I’ve written a few articles here on TNW about the importance of legislators understanding and adapting to technology, but one Swedish politician needs no encouragement from me. In his Twitter bio, Rickard Nordin describes himself as “climate and energy policy spokesman with extra interest in e-sports”, and boy does he mean it.
According to Engadget, the 34-year-old member of the Swedish national parliament has started his own channel on Twitch where he livestreams his weekly Hearthstone session. Nordin doesn’t just talk the talk as he directly engages with fans of esports through his livestreaming.
Every Tuesday at 7pm CET, Nordin broadcasts for two hours from his office in Rikdagshuset, Stockholm’s Parliament House. During the broadcast, Nordin answers questions from viewers, like what are his favorite types of Hearthstone decks, to more serious ones regarding global politics.
Nordin only started his livestreaming last March, but he’s gotten a considerable following already (3,000 plus views on his first video) and his reception has been almost completely positive. He recently even added an hour to his streaming to accommodate those of you who don’t speak Swedish (which I’m guessing is most).
Watching Nordin’s stream is honestly quite an experience. It’s a surreal melt of popular culture and serious socio-economic issues. Don’t get me wrong. I’m not saying there’s anything bad about it, I just never expected to see an MP talking about tax increases but stopping midway to contemplate what spell to use against his opponent in an online cardgame.
Although there are many parties in the Swedish parliament that are all for innovation and free markets, like Nordin’s own Center Party (Centerpartiet), he’s had a hard time convincing fellow MPs to embrace the economic benefits of esports.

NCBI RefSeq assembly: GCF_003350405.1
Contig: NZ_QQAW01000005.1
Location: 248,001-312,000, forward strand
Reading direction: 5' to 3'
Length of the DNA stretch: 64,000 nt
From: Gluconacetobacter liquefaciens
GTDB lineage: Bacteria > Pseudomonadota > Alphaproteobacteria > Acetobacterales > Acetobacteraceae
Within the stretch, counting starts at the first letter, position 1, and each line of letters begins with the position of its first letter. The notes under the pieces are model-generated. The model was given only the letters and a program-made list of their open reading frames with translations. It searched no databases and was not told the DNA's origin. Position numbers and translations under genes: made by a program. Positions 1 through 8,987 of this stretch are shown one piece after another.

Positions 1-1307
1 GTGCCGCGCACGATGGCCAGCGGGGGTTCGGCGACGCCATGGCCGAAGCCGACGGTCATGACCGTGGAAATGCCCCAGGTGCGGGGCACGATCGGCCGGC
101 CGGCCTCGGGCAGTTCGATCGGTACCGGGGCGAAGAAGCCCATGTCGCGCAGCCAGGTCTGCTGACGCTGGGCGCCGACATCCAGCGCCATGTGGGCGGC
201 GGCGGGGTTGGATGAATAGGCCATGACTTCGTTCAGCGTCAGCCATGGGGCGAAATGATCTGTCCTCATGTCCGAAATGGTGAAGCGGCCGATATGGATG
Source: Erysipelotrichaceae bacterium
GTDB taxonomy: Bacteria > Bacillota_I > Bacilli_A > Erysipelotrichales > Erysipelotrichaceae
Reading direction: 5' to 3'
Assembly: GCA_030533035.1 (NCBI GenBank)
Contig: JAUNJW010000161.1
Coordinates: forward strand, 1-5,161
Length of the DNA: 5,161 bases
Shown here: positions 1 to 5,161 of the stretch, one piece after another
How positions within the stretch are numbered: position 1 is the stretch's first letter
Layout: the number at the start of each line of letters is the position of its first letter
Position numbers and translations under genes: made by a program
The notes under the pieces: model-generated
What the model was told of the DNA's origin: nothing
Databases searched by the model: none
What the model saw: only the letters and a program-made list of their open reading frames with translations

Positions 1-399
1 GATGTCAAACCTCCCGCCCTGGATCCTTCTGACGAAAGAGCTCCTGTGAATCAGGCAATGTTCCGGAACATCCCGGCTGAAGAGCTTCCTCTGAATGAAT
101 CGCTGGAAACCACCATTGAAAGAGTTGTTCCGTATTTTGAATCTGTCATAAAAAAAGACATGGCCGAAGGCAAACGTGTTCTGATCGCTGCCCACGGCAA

Investments in esports have been increasing in the Nordic countries, but governments have yet to help the community reach it’s full potential. Nordin wants esports professionals to be able to get athlete visas, pass new tax laws for tournament winnings, integrate esports into university education, and much more.
This might change as Nordin has noticed a positive change in his colleagues view of esports ever since he started livestreaming. There’s been more talk about proposing esports motions and there’s even been a Starcraft tournament at the lower levels of government.
You can follow Nordin here and possibly witness the future of politics. Engaging younger voters is a world-wide problem, but Twitch could prove to be a perfect way to reach them.
Who knows, maybe we’d be looking at a completely different political landscape if Hillary Clinton would have started livestreaming Gal*Gun sessions on Twitch. We’ll never know.